VOL. 132 | NO. 75 | Friday, April 14, 2017
Immigrant Student Tuition Bill Fails In House Education Committee
By Sam Stockard
Karla Meza dreams of enrolling in the University of Tennessee Law School after growing up in Knoxville and watching college students walk along Cumberland Avenue.
But that dream is on hold after a House Education committee refused Tuesday, April 11, to allow all students, including illegal immigrants, who graduate from Tennessee high schools to pay in-state tuition at state colleges.
As an immigrant student who came here illegally with her parents at age 3, Karla is required to pay out-of-state tuition, which is typically at least double the in-state fee, and she can’t even afford to finish her degree at Pellissippi State Community College in Knoxville, much less think about applying for UT-Knoxville and its law school. In-state tuition and fees for UT-K are $19,307 and $37,982 for out-of-state.
With only a few classes needed to complete her associate’s degree, she had to drop out and start working in cellular phone sales to save up enough money to go back to school.
“It’s pretty disappointing considering the facts,” Meza, 21, a Knoxville Powell High graduate, said after a 7-6 vote in the committee defeated the legislation. “I’m gonna keep trying. I’m not gonna let it stop me, and I don’t think it should stop anybody else.”
State Rep. Mark White, a Memphis Republican who is stepping outside his party’s platform to sponsor the legislation, was clearly disappointed with the outcome after telling committee members, “I believe when you kill hope in a person you kill a person’s future.”
White contends he is dealing with a problem created by the federal government’s inability to cope with illegal immigration and the results of young people coming here with their parents at no fault of their own.
About 13,000 Tennessee students under age 18 could benefit from the legislation, but White said the number could be as high as 25,000, including students such as Meza.
White nearly passed the measure two years ago in the full House and says he’s likely to bring it back next year in another form. The Senate version of the bill, sponsored by Sen. Todd Gardenhire, a Chattanooga Republican, has cleared that body’s committee system with relative ease this year.
Too many legislators are getting “hung up” on immigration law and failing to look at the matter from a different angle, White said.
“A lot of times the law walks over people. So sometimes you need to change the law with compassion to say if you want to make a better life, you can make a better life,” White said.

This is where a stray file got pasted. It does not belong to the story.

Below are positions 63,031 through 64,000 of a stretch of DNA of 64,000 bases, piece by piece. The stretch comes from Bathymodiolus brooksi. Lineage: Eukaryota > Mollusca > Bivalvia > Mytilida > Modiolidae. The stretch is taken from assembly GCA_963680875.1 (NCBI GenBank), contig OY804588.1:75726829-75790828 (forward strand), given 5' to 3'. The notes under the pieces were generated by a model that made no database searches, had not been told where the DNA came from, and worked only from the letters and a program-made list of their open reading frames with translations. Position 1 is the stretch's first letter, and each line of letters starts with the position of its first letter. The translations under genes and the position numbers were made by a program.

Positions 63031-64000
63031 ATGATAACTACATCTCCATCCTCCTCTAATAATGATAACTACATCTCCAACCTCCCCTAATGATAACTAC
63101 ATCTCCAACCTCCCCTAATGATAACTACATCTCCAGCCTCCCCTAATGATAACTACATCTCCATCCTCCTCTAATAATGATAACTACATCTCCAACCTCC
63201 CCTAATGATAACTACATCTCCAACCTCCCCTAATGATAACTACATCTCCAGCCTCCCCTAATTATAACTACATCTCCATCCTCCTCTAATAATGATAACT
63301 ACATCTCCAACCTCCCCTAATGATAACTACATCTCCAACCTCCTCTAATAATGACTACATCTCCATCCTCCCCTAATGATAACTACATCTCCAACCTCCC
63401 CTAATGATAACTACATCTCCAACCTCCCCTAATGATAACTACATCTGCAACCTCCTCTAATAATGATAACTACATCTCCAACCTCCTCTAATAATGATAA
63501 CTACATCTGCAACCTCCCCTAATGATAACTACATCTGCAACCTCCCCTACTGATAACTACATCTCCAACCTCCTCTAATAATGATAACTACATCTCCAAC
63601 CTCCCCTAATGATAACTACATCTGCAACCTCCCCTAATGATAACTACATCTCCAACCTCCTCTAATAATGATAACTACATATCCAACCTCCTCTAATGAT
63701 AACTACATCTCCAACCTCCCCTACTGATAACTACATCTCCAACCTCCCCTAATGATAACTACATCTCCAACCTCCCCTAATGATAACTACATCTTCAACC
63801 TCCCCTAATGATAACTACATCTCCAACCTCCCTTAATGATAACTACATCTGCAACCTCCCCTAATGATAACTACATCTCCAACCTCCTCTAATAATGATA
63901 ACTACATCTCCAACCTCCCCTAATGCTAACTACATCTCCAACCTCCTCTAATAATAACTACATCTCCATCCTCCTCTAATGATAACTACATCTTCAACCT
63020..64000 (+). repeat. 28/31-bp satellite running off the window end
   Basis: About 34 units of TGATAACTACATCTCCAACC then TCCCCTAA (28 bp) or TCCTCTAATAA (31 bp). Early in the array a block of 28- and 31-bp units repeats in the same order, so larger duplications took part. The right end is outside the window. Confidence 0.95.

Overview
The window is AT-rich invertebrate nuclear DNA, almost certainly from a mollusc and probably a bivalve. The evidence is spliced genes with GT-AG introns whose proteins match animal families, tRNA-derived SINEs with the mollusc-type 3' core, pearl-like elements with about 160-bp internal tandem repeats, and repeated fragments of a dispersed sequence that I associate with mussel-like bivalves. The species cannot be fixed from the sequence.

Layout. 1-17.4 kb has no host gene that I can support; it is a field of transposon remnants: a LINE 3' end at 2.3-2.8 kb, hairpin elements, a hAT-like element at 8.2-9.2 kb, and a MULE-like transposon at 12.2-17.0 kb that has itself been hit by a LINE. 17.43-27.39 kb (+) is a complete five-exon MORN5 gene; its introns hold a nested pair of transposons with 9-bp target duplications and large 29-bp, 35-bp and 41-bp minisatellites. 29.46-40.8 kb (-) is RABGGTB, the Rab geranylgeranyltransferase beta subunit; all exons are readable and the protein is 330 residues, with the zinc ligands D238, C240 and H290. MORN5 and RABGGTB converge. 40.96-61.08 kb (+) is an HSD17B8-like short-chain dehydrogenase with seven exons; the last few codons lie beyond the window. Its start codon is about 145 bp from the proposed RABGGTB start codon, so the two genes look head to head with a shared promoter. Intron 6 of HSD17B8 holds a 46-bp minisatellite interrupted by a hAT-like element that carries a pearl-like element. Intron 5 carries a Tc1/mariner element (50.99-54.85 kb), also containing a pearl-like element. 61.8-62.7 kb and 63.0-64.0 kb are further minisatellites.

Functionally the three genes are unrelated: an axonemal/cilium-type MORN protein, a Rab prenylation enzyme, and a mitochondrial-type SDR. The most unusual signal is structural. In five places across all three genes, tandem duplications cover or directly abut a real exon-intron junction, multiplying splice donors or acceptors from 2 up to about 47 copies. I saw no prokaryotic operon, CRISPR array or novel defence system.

“It’s hard for people of this generation to get past the legal question, and I understand that. But that is not the issue here, and that’s what I’m trying to convince people. We’re talking about individuals that want to better their life, and they were babies when they came here. How can you deny them that?”
White says the state is not subsidizing these students’ education because of changes in the funding formula for higher education.
Memphis Democratic Reps. Johnnie Turner and John DeBerry spoke in favor of the bill Tuesday, with Turner saying she understands how the group of students, largely Hispanic, feel because she faced the same type of obstacles as a black student in the late 1950s using inferior materials.
“Drive to 55 didn’t say we were going to discriminate against anybody,” Turner said, referring to the governor’s effort for 55 percent of Tennesseans to hold certifications or college degrees by 2025.
DeBerry urged committee members to look at the matter from a business standpoint rather than with emotion.
“We have made an investment in these young people because we’ve allowed them to stay,” DeBerry said. He argued it makes no sense to spend tens of thousands of dollars to send them through the 12th grade and then abandon them.
Rep. Raumesh Akbari, a Memphis Democrat, tried to tell the committee about a visit she made to a high school in her district with a large number of immigrant students. But she became so emotional she couldn’t finish speaking.
Yet committee members such as Rep. Dawn White, a Murfreesboro Republican, argued that allowing illegal immigrants to pay in-state tuition would lead to higher property taxes across Tennessee.
“We’re gonna become a magnet in the Southeast (for illegal immigrant students) if we pass this legislation,” White said.
Rutherford County is building a school a year already, she said, and passing such a bill would bring large numbers of immigrant students, increasing enrollment and forcing the county to raise taxes to pay for more schools. She argued Georgia, South Carolina and Alabama laws block this.
White, however, said 20 other states have passed laws enabling illegal immigrant students to pay in-state tuition.
“Are we here just to get re-elected?” White asked the committee.
The vote came just a day after a group of conservative Republicans gathered in front of the House chamber to oppose White’s legislation.
Rep. Judd Matheny, a Tullahoma Republican, said these immigrant students should go through the “arduous” process of becoming citizens before they can benefit from in-state tuition, even if it means being unable to afford college.
“We weren’t elected to come up here and compromise on this issue. We were elected to come up here and say no benefits to illegal immigrants,” Matheny said.
Despite those attitudes, Knoxville’s Meza told the committee, “We’re all here to fight for our futures to better our state, to better our lives.”
Sam Stockard is a Nashville-based reporter covering the Legislature for the Memphis Daily News. He can be reached at email@example.com.